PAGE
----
Homage horror Eating Miss Campbell puts a comically twisted spin on high school drama with its cannibal story and tongue-in-cheek, politically incorrect humor.
Liam Regan, already behind the camera of My Bloody Banjo, returns to FrightFest for the world premiere of his latest film, a genre-bending, self-aware pastiche that’s heavy on cult classic references.
Eating Miss Campbell follows a vegan goth teen with an unusual appetite
Shot on location in Sheffield, UK, the film follows goth vegan teenager Beth Conner (Lyndsey Craine) as she’s longing to leave her living days behind by way of a loaded gun. Except she doesn’t have one.
This disillusioned misfit’s life has been “going straight to video for 17 years”, Beth says when breaking the fourth wall in the prologue, a narrative device she keeps resorting to throughout the film. Stuck in a cliché-laden, horror fictional universe, the protagonist wants to pick her own genre. But it seems that she can’t escape the horror cycle when her high school, the somewhat pretentious, cliquey Henenlotter High, suggests a bloody way to find funding for next year.
Under the new American headmaster Mr. Sawyer (Vito Trigo’s returning character from My Bloody Banjo), Henenlotter will organize the first All You Can Eat Massacre and sell the streaming rights to the platform willing to pay the highest price. Whoever wins will have the chance to either commit suicide with a handy loaded gun or use it for a school shooting.
Meanwhile, Mr. Sawyer isn’t the only American coming to Henenlotter. During the school assembly, he introduces the titular Miss Campbell (Lala Barlow) as the new English teacher. From the moment Beth lays eyes on the Batty Page-like character, the protagonist experiences an unexpected attraction, while also wrestling with a problematic appetite for human flesh.
It’s Sex Education meets Heathers with a touch of cannibalism
A satirical horror comedy, Eating Miss Campbell is too chaotic for its own good. Regan’s film dishes out jokes about veganism and Nazis, while also offering some superficial form of social commentary about patriarchal constraints and sexual violence that doesn’t attempt to cut too deep.
The movie stands out when commenting on the film industry and the horror subculture, as Beth does in a funny, meta exchange with the director in the first few minutes. After that, Eating Miss Campbell tries too hard to appeal to fans by pushing references down their throats, taking the excitement out of spotting connections for themselves.
Reversing its own tagline (“Nostalgia is cancer”), this movie exists at the intersection of beloved, recognizable tropes resulting in several subplots, at times overpowering the main story with a confusing effect. After all, shocking the audience out of their comfort zone may be the point of the film, the love child of Netflix’s Sex Education and Heathers, if Winona Ryder’s character were all about eating people.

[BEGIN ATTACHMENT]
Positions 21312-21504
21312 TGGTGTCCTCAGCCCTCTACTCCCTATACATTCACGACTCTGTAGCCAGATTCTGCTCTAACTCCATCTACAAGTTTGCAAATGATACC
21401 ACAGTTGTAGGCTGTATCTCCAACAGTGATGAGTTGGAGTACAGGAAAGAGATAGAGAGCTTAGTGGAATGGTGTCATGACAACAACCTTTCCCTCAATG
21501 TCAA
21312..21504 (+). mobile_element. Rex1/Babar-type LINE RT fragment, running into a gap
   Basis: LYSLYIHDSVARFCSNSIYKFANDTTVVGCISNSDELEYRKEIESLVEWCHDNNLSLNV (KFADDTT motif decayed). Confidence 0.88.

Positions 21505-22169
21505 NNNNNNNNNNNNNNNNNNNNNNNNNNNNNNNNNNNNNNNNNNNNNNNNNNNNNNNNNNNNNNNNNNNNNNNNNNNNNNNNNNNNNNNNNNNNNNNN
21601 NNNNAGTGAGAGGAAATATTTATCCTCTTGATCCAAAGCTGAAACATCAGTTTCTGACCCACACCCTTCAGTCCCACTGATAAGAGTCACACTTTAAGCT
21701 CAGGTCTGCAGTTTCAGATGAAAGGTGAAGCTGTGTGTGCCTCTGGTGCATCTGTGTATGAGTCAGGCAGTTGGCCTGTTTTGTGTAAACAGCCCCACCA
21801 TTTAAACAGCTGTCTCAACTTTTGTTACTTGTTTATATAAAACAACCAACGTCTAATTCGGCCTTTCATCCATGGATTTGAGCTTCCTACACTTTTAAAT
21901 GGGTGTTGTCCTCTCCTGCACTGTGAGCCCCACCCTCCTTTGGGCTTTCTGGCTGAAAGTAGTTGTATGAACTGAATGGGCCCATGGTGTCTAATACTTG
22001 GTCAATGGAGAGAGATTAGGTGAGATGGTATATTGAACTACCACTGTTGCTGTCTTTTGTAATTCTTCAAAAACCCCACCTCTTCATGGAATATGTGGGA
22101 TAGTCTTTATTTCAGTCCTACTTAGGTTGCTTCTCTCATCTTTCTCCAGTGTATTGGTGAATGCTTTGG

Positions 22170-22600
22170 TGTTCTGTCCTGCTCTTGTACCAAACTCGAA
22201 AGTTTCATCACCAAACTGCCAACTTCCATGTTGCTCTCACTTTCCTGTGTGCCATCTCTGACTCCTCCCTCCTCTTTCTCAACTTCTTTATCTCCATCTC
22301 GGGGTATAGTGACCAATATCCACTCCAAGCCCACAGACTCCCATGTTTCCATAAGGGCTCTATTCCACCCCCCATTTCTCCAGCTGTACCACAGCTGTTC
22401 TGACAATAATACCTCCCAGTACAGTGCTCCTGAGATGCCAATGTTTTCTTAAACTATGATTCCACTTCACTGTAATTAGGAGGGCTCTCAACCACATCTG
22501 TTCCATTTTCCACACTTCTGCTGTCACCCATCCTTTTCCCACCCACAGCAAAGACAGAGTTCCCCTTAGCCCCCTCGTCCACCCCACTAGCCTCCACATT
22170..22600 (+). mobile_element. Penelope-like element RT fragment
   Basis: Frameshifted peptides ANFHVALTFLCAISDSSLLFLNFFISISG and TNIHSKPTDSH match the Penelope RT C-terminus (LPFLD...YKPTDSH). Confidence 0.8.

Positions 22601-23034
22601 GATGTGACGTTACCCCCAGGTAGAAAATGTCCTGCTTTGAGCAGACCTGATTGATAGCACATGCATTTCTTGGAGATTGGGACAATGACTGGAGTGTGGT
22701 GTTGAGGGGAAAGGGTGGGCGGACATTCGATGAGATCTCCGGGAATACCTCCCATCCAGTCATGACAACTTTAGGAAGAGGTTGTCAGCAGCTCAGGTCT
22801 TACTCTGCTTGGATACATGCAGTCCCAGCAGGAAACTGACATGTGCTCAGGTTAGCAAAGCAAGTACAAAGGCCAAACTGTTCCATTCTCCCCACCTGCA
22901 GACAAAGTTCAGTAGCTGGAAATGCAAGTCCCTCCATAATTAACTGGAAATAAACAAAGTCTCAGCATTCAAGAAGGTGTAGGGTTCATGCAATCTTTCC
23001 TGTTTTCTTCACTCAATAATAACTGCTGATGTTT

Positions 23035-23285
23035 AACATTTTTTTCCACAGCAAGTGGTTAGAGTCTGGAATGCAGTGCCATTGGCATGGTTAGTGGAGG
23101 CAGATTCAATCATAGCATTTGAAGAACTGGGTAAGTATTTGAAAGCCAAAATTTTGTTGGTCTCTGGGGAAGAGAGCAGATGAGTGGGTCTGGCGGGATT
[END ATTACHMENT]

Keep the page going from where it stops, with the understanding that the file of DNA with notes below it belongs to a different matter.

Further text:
Liam Regan directs a British Troma movie
A Troma Team release, Eating Miss Campbell is the product of Regan’s genuine appreciation for those brutal, hilarious, low-budget horrors. Troma Entertainment co-founder Lloyd Kaufman appears in a cameo as Dr. Samuel Weil and serves as a producer, but one of the independent horror key figures that pop in this film.
From indie scream queens Dani Thompson and Annabella Rich to The Human Centipede 2 and 3’s Laurence R. Harvey, who reprises the role of Clyde Toulon from My Blood Banjo, Eating Miss Campbell is a raucous, campy celebration of scary B-movies.
Drawing straight from teen comedies like the already mentioned Heathers, as well as Jawbreaker, Mean Girls, and horror Tragedy Girls, Eating Miss Campbell sees Beth against the Queen Bee of Henenlotter High, bully Clarissa (Emily Haigh), and her two acolytes, Sabrina (Sierra Summers) and Melissa (Michaela Longden) — all clad in neon-colored 1980s jackets.
Each character wears a uniform of sorts. From the protagonist’s Wednesday Addams-inspired black little dress with a giant dagger collar to the school board members’ twee, whimsical, Wes Andersonesque attires, everyone is performing a precise role signaled by their wardrobe. Eating Miss Campbell’s costumes, makeup and over-the-top practical effects are a joy. Together with its killer soundtrack, they end up stealing the show in this style-over-substance cinematic cacophony.
Eating Miss Campbell doesn’t explore its cannibal plot fully
The characters’ consistent appearance seems to be more important than their virtually non-existent arcs. It wouldn’t have hurt to have a meatier cannibalism plot (hehe), exploring Beth’s relationship to her newly-found urges, but the movie never really goes there. The lead’s self-discovery ends up being sidelined so that the movie can lean into the absurdity of this surreal, subverted world where the UK would love to compete with the US for the number of school shootings. At Henenlotter, eating flesh is just another teen fad to sanction with a slap on the wrist and used for shock value rather than a way to explore sexuality and identity.
Among killers and sexual predators, there’s one category that features in Regan’s movie: groomers. The adults who have sex with underage minors here are women of the conventionally attractive type, their storylines seemingly fulfilling a voyeuristic fantasy rather than having a real purpose to advance the plot.
Eating Miss Campbell is guaranteed to excite B-movie fans and offend a large portion of mainstream audiences. Yet, the film’s greatest offense is believing that it could run on homages and Easter eggs alone. It certainly entertains, but its flimsy story is forgotten before one could say “cannibalism”.
Stefania Sarrubba is a feminist entertainment writer based in London, UK. Traumatized at an early age by Tim Curry’s Pennywise and Dario Argento’s films, she grew up convinced horror wasn’t her thing. Until she sank her teeth into cannibal movies with a female protagonist. Yum.